For example, Feller’s victory in the Wal-Mart Bass Fishing League Gator division super tournament Sept. 22 stemmed from flipping a green pumpkin/chartreuse Gambler tube with a one-ounce weight into the outside edge of a thin fringe of hydrilla. Two of his winning fish weighed 10 and eight pounds.

Douthit said he would prefer lower lake levels — not just for ease of catching, but to ensure healthy habitat. Prolonged high water can drown peppergrass, bulrush and other vegetation that gamefish and their prey need in order to thrive.

But regardless of the fishery, he said, the Corps has no choice about whether to release water from the lake because of the flood risk.

“This is just Mother Nature,” he said. “You got to get rid of the water. We just can’t keep holding it. When you get 10 inches of rain in two days, it’s got to go to the ocean. We have to let it go. It’s just a year we’ve got to deal with.”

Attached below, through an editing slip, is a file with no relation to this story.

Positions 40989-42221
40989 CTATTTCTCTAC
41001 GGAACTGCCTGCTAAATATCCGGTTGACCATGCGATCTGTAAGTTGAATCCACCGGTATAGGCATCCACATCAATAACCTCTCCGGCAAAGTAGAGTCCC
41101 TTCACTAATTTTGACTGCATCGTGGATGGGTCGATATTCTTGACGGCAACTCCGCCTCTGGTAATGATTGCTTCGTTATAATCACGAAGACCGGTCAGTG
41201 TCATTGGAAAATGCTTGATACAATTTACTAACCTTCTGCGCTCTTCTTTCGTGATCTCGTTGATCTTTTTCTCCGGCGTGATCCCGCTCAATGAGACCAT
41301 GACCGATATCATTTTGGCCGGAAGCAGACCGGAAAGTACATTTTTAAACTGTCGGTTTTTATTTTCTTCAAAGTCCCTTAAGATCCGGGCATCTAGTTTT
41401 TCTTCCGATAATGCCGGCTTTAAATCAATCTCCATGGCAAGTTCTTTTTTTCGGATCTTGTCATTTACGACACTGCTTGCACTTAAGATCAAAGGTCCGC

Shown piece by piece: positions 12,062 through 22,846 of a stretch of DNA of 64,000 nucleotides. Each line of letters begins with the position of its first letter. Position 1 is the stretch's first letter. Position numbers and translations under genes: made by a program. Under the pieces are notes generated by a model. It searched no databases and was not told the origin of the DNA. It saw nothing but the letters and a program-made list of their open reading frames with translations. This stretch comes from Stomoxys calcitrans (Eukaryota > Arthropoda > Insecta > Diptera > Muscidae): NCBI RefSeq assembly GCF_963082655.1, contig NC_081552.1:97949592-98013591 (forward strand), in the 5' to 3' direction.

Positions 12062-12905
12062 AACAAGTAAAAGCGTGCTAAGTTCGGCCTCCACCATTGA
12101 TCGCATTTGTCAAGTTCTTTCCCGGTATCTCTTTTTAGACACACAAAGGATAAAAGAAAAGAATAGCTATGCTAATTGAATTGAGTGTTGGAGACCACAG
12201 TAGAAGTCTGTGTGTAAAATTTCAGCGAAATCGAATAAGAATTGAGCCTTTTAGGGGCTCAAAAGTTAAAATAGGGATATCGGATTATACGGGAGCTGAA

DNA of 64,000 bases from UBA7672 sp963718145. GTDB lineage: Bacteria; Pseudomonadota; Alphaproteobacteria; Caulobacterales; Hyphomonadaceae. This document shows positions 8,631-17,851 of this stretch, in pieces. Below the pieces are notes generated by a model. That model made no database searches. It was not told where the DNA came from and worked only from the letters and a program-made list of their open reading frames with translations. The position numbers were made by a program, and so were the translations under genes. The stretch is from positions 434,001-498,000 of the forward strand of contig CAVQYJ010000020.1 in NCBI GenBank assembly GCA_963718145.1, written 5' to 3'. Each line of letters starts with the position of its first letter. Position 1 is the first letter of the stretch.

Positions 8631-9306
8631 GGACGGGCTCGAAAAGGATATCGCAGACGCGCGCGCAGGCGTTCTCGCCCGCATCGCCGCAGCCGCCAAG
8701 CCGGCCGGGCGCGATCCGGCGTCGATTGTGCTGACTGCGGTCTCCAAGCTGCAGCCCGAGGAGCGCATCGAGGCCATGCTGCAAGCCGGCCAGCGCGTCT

That assessment is echoed by Don Fox, a 31-year veteran biologist with the Florida Fish and Wildlife Conservation Commission in Okeechobee.

“The Army Corps doesn’t have any options,” Fox said. “I can’t throw rocks at ’em on this one. They’re doing what they can when they can.”

Fox said the big lake has been “relatively healthy” the past few years, with growing bass and crappie populations and no loss of vegetation.

Like just about everybody around the lake and downstream on both coasts, the biologist is keeping his fingers crossed that the remaining two months of the Atlantic hurricane season give Florida a break. The last thing anyone around the lake or downstream needs right now is more heavy rain.

“You’re not out of the woods in October,” Fox said. “We get a storm, we’re in trouble.”

Read more Outdoors stories from the Miami Herald

  •  
Greg Shaughnessy, left, and Dillon Justice show off a large snook they caught and released using a SpoolTek lure in Jupiter Inlet.

    Outdoors

    New SpoolTek lure catches monster snook in dark of night